Recent SCIENCE Article a Potential Game Changer for Arguing Medical Causation in Cancer Cases: Stem Cell Division and “Bad Luck”

This month’s Science Magazine features a paper by two Johns Hopkins scientists that provides support for a more refined theory of causation in a number of types of cancer.  The article by Drs. Christian Tomasetti and Bert Vogelstein entitled “Variation in Cancer Risk Among Tissues Can Be Explained By The Number of Stem Cell Divisions” includes the following abstract:

Some tissue types give rise to human cancers millions of times more often than other tissue types. Although this has been recognized for more than a century, it has never been explained. Here, we show that the lifetime risk of cancers of many different types is strongly correlated (0.81) with the total number of divisions of the normal self-renewing cells maintaining that tissue’s homeostasis. These results suggest that only a third of the variation in cancer risk among tissues is attributable to environmental factors or inherited predispositions. The majority is due to “bad luck,” that is, random mutations arising during DNA replication in normal, noncancerous stem cells. This is important not only for understanding the disease but also for designing strategies to limit the mortality it causes.

This finding may have broad implications in determining what may cause the cancer at issue in a particular case.  This article concludes that the incidence or lifetime risk of many cancers directly correlates to the number of stem cell divisions in the tissue involved in the cancer.  This correlation appears to be, in many cases, independent of any environmental or external factors.  Because the article provides a potential explanation for the cause of many types of cancer, this may allow experts to use rate of stem cell division as a causation argument in lieu of saying the cause is “idiopathic.”

Interestingly, among the cancers that have a higher rate of stem cell divisions are acute myelogenous leukemia and chronic lymphocytic leukemia, two types of cancer that are prevalent in matters involving allegations of exposure to trace benzene. Many cancer patients use a cbd store locator to buy their natural medicine. This fact will certainly be the source of future argument regarding general causation.  We expect there to be future scientific inquiry into the findings in this article, but the findings alone do raise important issues.  Further studies in this area may provide further support for arguing against an environmental correlation between cancer risk and exposure in cases where the cancer involved has a high rate of stem cell division.  We expect that this study and future studies will have a significant effect in matters involving allegations of toxic exposure.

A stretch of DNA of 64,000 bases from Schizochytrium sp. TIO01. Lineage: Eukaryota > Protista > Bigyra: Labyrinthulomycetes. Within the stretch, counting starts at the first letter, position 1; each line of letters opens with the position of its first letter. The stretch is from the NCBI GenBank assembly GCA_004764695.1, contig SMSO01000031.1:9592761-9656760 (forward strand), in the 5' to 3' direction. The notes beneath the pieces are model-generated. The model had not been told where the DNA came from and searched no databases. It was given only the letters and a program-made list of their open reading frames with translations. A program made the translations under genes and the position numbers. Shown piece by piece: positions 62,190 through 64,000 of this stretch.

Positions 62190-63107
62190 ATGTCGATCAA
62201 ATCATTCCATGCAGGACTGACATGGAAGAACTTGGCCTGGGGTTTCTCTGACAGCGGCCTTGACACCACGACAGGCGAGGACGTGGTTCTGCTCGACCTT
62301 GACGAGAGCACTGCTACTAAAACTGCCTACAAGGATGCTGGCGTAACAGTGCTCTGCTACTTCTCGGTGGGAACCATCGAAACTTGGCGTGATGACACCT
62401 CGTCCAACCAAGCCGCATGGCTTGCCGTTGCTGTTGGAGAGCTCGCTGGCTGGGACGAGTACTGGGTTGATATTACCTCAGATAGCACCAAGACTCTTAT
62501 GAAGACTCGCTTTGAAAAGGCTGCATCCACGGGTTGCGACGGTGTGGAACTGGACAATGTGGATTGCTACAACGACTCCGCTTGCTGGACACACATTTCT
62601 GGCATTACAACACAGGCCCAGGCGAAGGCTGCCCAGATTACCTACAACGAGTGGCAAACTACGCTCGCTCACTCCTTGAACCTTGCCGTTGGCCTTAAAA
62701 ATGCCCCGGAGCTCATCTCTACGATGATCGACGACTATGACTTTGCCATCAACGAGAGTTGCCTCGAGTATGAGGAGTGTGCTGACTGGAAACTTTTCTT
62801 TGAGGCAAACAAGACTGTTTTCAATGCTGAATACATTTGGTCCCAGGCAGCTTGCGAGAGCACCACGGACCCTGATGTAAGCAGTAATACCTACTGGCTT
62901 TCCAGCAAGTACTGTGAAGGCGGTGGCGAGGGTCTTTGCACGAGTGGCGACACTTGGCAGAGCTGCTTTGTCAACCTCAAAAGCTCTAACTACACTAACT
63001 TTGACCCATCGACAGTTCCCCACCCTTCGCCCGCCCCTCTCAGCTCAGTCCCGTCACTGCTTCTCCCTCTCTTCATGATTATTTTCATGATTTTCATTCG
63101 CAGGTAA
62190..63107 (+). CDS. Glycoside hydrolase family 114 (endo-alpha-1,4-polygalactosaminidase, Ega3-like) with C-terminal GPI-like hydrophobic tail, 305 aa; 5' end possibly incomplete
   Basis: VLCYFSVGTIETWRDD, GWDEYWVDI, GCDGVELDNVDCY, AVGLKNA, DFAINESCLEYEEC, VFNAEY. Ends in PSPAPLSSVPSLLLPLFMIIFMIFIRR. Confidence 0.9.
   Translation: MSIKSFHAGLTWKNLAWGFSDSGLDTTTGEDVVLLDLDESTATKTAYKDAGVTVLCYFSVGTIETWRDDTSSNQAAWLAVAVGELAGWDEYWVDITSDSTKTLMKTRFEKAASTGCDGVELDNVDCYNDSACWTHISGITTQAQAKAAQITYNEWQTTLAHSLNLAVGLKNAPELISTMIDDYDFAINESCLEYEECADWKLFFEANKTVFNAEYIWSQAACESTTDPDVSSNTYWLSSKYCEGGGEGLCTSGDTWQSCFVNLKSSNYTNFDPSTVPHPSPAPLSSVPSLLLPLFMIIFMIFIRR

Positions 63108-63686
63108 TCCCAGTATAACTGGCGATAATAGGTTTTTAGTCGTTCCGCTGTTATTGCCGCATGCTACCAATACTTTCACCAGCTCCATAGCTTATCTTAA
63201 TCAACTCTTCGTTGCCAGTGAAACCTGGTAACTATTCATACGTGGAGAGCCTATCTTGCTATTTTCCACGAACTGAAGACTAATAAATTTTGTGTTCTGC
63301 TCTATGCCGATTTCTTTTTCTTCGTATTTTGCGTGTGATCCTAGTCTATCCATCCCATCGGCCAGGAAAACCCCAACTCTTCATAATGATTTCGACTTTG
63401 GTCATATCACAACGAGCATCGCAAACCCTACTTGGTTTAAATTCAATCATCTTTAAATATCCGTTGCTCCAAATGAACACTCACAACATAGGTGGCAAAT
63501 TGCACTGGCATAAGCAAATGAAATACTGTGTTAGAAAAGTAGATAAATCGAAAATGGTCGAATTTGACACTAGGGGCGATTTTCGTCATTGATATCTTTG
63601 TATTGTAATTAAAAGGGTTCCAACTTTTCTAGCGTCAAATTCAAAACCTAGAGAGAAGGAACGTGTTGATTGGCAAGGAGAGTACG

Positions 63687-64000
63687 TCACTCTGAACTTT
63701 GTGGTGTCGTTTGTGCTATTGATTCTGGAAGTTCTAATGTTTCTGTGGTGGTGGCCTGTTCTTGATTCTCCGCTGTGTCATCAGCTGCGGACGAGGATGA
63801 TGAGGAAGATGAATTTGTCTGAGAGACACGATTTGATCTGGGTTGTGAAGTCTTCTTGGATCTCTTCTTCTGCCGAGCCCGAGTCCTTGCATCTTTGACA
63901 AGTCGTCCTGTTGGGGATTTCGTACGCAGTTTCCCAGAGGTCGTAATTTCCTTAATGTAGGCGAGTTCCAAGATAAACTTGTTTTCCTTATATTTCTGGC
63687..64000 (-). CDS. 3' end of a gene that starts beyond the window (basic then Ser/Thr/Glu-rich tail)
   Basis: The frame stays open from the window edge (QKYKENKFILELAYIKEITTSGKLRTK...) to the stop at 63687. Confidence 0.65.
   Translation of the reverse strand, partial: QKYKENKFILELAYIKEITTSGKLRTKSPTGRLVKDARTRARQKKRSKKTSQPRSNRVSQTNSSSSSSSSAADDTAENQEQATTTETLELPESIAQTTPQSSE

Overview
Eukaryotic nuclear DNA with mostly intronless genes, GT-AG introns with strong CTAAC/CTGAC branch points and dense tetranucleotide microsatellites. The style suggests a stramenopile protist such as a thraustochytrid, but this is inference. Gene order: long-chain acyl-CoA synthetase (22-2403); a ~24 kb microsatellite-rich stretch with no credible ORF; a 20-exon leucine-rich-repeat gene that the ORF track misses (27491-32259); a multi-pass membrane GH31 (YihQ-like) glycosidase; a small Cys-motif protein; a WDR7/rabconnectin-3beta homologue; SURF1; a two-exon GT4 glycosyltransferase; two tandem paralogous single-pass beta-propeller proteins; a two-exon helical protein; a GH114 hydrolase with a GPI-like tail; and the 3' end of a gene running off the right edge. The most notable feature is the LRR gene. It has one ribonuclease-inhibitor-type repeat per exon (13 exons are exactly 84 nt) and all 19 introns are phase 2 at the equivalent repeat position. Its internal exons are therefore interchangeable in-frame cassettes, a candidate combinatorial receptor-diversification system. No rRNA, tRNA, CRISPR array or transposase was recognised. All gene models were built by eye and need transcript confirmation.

Fallout From the Actos Verdict: Asbestos Plaintiffs Bar Seeks New Clients

The stunning $9 billion verdict in Louisiana this past April against Takeda and Eli Lilly for their manufacture and sale of Actos as a medication (Actos is a thiazolidinedione or TZD drug) for the treatment of diabetes has been well reported. Many plaintiffs firms have sought to capitalize on this result by advertising their services to prospective plaintiffs diagnosed with bladder cancer.  Published studies and the FDA have posited that prolonged use of Actos increases the risk of contracting this cancer. TV ads and proclamations of expertise abound on websites that are linked to “Actos” as a search term.

The lure to the plaintiffs bar must be compelling as the pool of prospective plaintiffs is large.  The American Cancer Society has reported that as many as 73,000 cases of bladder cancer were diagnosed in the United States in 2012.  The published five-year survival rate for bladder cancer, while good if the diagnosis is made early, is very dire if the disease is found late.

The economics of cancer research, and not just the litigation that follows the introduction of new therapies, is impressive.  An article in the June 3 San Francisco Chronicle describes the efforts of Genentech to pursue a new therapy for bladder cancer.  A new immuno-oncology treatment has shown promise and the article in the business section of the paper includes a prediction that cancer immunotherapies will be a $35 billion industry worldwide “in less than a decade.”

In the print version of this same paper, on page A10 in the opinion section, there is a large ad titled “Actos and Bladder Cancer” placed by Weitz & Luxenberg P.C. The ad proclaims, “The manufacturers and marketers of Actos have recently been found liable for Actos causing bladder cancer.”  It goes on to urge Actos users, “Even if you have not developed bladder cancer, it is in your best interest to contact us (through our website or phone) in order to receive helpful information updates in the future.”  While Weitz & Luxenberg are perhaps best known as asbestos litigation attorneys, it notes in the ad, “Weitz & Luxenberg are NATIONWIDE LEADERS in the Actos and Bladder Cancer field.”

Clearly, high stakes are involved in the development of cancer therapies, and just as clearly high stakes are involved in any potential subsequent litigation.  But if the entire worldwide market for immunotherapies over the next 10 years is predicted to be approximately $35 billion, one must wonder whether the prospect of facing a civil case verdict of as much as $9 billion might impact the decisions of companies such as Genentech in pursuing new therapies and ultimately how to price such therapies.